The Bank of England recently made headlines with its first interest rate rise in three years. This increase is now being passed on to people with variable-rate mortgages. It is also being factored into new fixed-rate products. What’s more, further increases are definitely a possibility. This raises the question of where the housing market goes from here.
A brief history of interest rates
Between July 2007 and August 2016, the UK’s base rate went down and down without a single increase. Over the course of nearly 10 years, it fell from 5.75% to 0.25%. The Bank of England finally raised the base rate again in November 2017, taking it from 0.25% to 0.5%. Their action received a lot of media attention.
In August 2018, the Bank of England raised the base rate again, taking it from 0.5% to 0.75%. It stayed at 0.75% until March 2020 when it was cut twice in quick succession. The first cut took it back to 0.25%. The second cut took it to 0.1%. It stayed there until December 2021 when the Bank of England moved it back up to 0.25%.
How the rate increase will impact existing mortgage holders
The effect of the rate increase is likely to come as a trickle rather than a flood. First, it will be passed on to people with variable-rate mortgages. Then it will feed through to people on fixed-rate mortgages as their fixed-term deals come to an end.
People on variable-rate mortgages who can remortgage now are still in a relatively strong position. Although they have missed out on the very best deals, interest rates are still low by historical standards.
People on fixed-rate mortgages will only feel the impact when their existing fixed-rate deal comes to an end. If that is soon, they may be able to remortgage now and protect themselves against potential increases. If it is further into the future, then they have breathing space. They can use this breathing space to build up equity and lower their loan-to-vehicle ratio.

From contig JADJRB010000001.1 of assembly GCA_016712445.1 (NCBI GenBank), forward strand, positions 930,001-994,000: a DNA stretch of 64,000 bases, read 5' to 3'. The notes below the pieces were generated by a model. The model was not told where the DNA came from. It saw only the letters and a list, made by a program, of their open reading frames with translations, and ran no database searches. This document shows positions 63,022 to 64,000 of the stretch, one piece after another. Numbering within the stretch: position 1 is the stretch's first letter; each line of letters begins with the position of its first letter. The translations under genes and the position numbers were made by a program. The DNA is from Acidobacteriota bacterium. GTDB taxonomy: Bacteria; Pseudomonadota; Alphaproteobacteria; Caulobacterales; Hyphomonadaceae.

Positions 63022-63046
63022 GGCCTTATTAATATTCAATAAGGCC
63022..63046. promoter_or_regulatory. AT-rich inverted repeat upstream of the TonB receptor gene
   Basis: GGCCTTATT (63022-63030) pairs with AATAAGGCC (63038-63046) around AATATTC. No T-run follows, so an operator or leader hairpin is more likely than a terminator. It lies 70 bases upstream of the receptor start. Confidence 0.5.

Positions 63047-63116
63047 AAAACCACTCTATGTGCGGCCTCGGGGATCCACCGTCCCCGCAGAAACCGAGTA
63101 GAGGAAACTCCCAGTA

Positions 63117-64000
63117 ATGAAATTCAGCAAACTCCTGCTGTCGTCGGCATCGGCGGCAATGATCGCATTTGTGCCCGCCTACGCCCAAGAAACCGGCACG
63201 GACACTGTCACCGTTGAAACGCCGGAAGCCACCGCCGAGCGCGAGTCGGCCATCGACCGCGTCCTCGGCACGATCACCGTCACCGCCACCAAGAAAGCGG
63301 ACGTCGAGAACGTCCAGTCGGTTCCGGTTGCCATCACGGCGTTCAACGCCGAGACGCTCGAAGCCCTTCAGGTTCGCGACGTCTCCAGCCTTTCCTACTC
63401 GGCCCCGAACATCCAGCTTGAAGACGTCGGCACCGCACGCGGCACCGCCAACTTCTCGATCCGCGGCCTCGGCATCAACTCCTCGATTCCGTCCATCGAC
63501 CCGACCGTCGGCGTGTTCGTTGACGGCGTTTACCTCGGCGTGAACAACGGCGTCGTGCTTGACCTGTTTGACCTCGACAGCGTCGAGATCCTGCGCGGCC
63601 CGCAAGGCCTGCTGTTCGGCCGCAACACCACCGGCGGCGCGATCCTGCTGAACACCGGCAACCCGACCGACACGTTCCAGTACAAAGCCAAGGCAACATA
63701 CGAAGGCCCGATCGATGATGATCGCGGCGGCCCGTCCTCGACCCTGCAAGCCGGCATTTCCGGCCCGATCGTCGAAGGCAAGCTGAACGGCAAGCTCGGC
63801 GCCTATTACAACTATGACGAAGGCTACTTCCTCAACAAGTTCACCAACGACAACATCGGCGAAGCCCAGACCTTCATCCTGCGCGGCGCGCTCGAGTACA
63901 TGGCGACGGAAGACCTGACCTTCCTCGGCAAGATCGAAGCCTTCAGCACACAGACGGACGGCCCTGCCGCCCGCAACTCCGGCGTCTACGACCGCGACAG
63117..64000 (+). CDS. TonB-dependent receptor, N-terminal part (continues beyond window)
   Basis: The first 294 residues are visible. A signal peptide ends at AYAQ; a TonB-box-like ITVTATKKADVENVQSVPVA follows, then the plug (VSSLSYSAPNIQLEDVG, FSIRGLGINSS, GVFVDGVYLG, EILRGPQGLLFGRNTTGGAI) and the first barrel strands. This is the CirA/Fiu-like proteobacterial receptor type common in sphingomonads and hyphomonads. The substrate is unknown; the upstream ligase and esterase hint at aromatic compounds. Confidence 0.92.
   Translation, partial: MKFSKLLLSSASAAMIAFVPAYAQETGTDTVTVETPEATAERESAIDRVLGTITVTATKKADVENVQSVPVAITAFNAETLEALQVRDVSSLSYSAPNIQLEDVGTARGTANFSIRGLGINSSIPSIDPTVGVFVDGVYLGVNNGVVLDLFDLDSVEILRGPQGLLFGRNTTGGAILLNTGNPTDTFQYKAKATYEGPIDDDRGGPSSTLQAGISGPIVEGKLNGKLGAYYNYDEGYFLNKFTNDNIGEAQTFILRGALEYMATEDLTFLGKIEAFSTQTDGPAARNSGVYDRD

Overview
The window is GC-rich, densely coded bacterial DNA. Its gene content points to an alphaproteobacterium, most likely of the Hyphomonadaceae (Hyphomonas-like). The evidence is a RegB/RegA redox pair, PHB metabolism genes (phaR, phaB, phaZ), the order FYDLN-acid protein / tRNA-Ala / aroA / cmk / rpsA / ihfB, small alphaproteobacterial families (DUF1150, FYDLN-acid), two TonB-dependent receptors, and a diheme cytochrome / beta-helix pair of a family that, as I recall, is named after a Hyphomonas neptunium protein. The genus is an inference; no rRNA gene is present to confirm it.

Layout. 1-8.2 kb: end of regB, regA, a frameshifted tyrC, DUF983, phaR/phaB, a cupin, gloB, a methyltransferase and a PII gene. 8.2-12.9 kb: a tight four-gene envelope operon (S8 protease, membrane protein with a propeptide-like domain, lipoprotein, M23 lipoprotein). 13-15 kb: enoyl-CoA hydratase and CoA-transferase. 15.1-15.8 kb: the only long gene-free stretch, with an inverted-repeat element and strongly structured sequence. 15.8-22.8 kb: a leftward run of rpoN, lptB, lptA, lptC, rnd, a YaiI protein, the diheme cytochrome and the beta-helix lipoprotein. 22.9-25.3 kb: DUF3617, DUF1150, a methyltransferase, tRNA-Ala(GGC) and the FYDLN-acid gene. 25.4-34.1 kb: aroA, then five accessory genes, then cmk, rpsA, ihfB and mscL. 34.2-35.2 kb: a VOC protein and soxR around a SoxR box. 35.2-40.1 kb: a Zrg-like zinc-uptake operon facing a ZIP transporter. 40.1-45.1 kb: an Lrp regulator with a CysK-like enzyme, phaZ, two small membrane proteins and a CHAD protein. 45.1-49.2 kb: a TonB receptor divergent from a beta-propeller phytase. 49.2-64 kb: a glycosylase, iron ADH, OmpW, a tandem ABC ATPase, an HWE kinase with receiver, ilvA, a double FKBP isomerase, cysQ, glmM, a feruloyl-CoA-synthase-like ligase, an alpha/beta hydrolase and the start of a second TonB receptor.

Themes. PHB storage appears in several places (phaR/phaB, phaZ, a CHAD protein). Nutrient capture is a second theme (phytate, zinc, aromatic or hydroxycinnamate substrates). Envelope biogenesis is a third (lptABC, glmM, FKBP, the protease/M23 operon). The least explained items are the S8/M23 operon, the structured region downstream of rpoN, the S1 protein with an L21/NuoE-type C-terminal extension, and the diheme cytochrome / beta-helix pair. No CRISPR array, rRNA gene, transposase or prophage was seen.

How the rate increase will impact new buyers
The rate increase will be priced into mortgage products. It will therefore impact affordability. This could mean that some buyers move from just qualifying for mortgages to not qualifying for mortgages. Future rate increases could see the bar move even higher.
On the other hand, if rate increases slow (or stop) price inflation in the housing market, new buyers could actually benefit. A cooling in the housing market coupled with a strong job market could help wages to catch up with house prices.
How the rate increase will impact the housing market
Like all other markets, the housing market is driven by supply and demand. If demand remains high, then house prices should at least remain stable. They may even rise. If, however, demand reduces, then house prices will, at best, remain stable. They may even fall.
For practical purposes, “demand” means “demand from people who are willing and able to pay”. A rate increase may not impact people’s willingness to pay. As previously mentioned, however, it may impact their ability to pay.
With that said, interest rates are definitely not the only factor that impacts a person’s ability to afford a mortgage. Their income is also a factor as is the overall cost of living. This means that the potential direction of the housing market is likely to depend greatly on the UK’s economy. If it recovers quickly and grows, then it may carry on as usual.
In fact, over the long term, the decision to raise interest rates may turn out to be a blessing in disguise. If it cools inflation then everyone could end up with more disposable income regardless of whether or not they have a mortgage.
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